Band talks up At­lanta tour stop and meet­ing Cait­lyn


Back in the early 1980s, gen­der-bending Boy Ge­orge and his band mates stormed the New Wave scene with some re­ally big hits and some even big­ger ideas about gen­der, sex­u­al­ity and di­ver­sity. Now, 34 years later, the band is tour­ing the United States (af­ter a 15-year hia­tus) dur­ing a time when our cul­ture seems to have caught up with them.

The Ge­or­gia Voice’s Shan­non Hames caught up with Cul­ture Club bassist Mikey Craig and drum­mer John Moss to speak with them about tour­ing, the changes they’ve seen and their up­com­ing al­bum, “Tribes.”

Ge­or­gia Voice: You guys haven’t toured in the States for 15 years now. Why did you de­cide to tour now?

Craig: I spent some time work­ing on my own record la­bel, but then I started try­ing to get the band back to­gether. I reached out to our old man­ager, Tony Gor­don, who has now been “let go,” shall we say, by (Boy) Ge­orge. But Tony helped to get us back to­gether.

The truth is, we had to wait un­til Ge­orge was in the right frame of mind and in the right space within his own self be­fore we could ac­tu­ally put the whole thing to­gether. Of course, Ge­orge will give you another ver­sion. But the truth is, we all re­ally wanted to get back to­gether. We knew there was a great un­fin­ished story with Cul­ture Club.

When you first came out with “Do You Re­ally Want to Hurt Me” in 1982, I was 13 and very shocked to see not only a racially di­verse band,

but one led by some­one who was re­ally an­drog­y­nous. I re­mem­ber for the first time in my life, I couldn’t tell if the per­son singing was a man or a woman. It was kind of ex­cit­ing, but a bit un­nerv­ing. Now, it seems that my coun­try has fi­nally started to come into a time when we ac­cept di­ver­sity and an­drog­yny and ho­mo­sex­u­al­ity—things you guys were do­ing 33 years ago. How does it feel to fi­nally see us catch­ing up?

Craig: I’ll let you know how Ge­orge feels about it. He wishes that all of the sweep­ing changes that are go­ing on right now had hap­pened 33 years ago so that he could have ben­e­fited from liv­ing in a world with more lib­er­ties and more free­dom—in a world where you’re not con­scious of your sex­u­al­ity or gen­der iden­tity. But noth­ing ever hap­pens be­fore its time, as my dear old dad used to say. I’d like to think that Cul­ture Club paved the way for the Cait­lyn Jen­ners in this world.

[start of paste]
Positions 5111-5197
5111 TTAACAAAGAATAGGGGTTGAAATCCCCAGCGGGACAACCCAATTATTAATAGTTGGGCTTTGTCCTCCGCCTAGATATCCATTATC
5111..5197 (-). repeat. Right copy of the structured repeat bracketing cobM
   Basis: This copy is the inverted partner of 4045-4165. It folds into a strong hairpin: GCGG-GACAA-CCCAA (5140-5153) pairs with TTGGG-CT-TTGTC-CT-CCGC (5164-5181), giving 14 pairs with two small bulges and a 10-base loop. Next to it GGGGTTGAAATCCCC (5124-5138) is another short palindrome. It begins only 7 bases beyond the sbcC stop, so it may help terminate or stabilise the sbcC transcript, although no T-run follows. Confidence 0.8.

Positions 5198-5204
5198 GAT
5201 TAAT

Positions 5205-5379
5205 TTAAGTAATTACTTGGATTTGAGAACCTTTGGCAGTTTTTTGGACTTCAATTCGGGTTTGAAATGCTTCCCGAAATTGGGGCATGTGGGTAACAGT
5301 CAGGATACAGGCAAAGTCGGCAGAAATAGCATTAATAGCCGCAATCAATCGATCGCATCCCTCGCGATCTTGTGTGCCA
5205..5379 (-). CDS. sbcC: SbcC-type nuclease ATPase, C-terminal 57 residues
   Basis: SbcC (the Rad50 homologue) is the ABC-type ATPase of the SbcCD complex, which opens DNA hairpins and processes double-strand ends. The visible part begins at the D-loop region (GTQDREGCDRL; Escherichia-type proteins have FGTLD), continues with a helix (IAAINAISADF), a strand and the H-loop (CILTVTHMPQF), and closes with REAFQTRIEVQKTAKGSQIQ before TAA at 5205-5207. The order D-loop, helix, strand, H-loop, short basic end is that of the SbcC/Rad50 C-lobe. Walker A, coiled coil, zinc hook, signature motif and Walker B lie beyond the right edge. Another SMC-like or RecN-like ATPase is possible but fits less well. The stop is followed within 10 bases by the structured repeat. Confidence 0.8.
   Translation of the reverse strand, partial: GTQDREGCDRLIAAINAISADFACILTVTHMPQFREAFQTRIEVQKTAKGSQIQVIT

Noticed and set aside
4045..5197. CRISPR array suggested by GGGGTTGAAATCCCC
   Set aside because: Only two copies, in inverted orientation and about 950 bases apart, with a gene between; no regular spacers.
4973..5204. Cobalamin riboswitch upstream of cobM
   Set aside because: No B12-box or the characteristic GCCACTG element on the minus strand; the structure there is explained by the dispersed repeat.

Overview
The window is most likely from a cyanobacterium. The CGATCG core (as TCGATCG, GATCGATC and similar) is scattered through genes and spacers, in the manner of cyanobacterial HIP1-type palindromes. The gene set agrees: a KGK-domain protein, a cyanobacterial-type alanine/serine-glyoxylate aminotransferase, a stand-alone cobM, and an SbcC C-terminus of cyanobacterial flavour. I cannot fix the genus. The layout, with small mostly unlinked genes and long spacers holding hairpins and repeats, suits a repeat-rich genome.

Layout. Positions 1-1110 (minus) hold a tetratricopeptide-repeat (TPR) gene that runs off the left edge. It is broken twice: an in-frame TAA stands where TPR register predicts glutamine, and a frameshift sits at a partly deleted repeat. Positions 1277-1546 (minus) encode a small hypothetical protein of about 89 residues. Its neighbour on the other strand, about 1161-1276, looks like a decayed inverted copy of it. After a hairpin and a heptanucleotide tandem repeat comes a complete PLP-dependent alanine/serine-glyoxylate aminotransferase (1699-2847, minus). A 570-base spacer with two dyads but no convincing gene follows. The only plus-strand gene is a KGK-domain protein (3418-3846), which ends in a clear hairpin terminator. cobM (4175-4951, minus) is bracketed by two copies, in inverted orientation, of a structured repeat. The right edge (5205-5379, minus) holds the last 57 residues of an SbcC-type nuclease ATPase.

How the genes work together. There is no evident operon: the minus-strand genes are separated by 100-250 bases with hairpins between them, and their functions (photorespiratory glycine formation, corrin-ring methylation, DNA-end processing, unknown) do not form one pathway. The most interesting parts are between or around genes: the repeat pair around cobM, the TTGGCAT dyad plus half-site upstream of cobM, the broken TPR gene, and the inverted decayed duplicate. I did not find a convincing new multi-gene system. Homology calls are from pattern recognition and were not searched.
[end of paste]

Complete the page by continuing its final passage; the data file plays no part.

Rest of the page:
Cait­lyn came to one of your shows re­cently, right?

Craig: Yes, she came to our show at the Greek in Los An­ge­les. She in­tro­duced us and when she came out, the crowd just went nuts. They were sur­prised, but then they made the con­nec­tion of the fact that Cait­lyn was pay­ing homage to us and thank­ing us for paving the way for her to go public about who she re­ally is.

From your last U.S. tour 15 years ago un­til now, have you seen changes in your au­di­ence?

Craig: The au­di­ence hasn’t re­ally changed at all ex­cept for the fact that we now have some younger gen­er­a­tion who come out. They’re ob­vi­ously cu­ri­ous to see what all of the fuss is about. The fans on this tour have been re­ally pumped and en­thu­si­as­tic. If they’re read­ing this, I want to thank them for com­ing out and sup­port­ing us like that. It has been ab­so­lutely amaz­ing; it re­ally has, the way they’ve been scream­ing and car­ry­ing on like some type of teen ma­nia.

Your latest al­bum, “Tribes,” is set for an early 2016 re­lease. I heard the sin­gle, “More Than Si­lence” and was re­ally sur­prised how much Ge­orge’s voice has changed, yet still sounds so good. Tell me about the record.

Craig: We recorded it in the Sierra Ne­vada moun­tains of Spain. It was a won­der­ful set­ting. We couldn’t help but make bril­liant mu­sic. It united us as a band again. It al­lowed us to be who we are as a band. Some­times, Ge­orge tries to bring in other writ­ers or we try new tech­nol­ogy and we try this and that. But up in the moun­tains, our pro­ducer just stripped it all away and we got back to ba­sics. It’s how it worked when we were kids and it re­ally worked bril­liantly for us on this record.

Moss: Putting out a new al­bum is re­ally hard but we can’t keep muck­ing out “I’ll Tum­ble 4 Ya” in our 50s. The thing I like about the al­bum is it’s quite fresh. It was recorded well. It was done the old fash­ioned way—just four guys in a room just bash­ing it out. Nowa­days, you’ve got com­put­ers and stuff. This was all played live, no pro­gram­ming or any­thing.

When I want to find out if some­thing is good, I play it for my friends. I don’t tell them that it’s me. Do you know what I mean? I watch them. They tap their feet and some­times they’ll say, “This is re­ally great. Who is it?” Then, I know it’s okay. This is how I knew that this record would be bril­liant.

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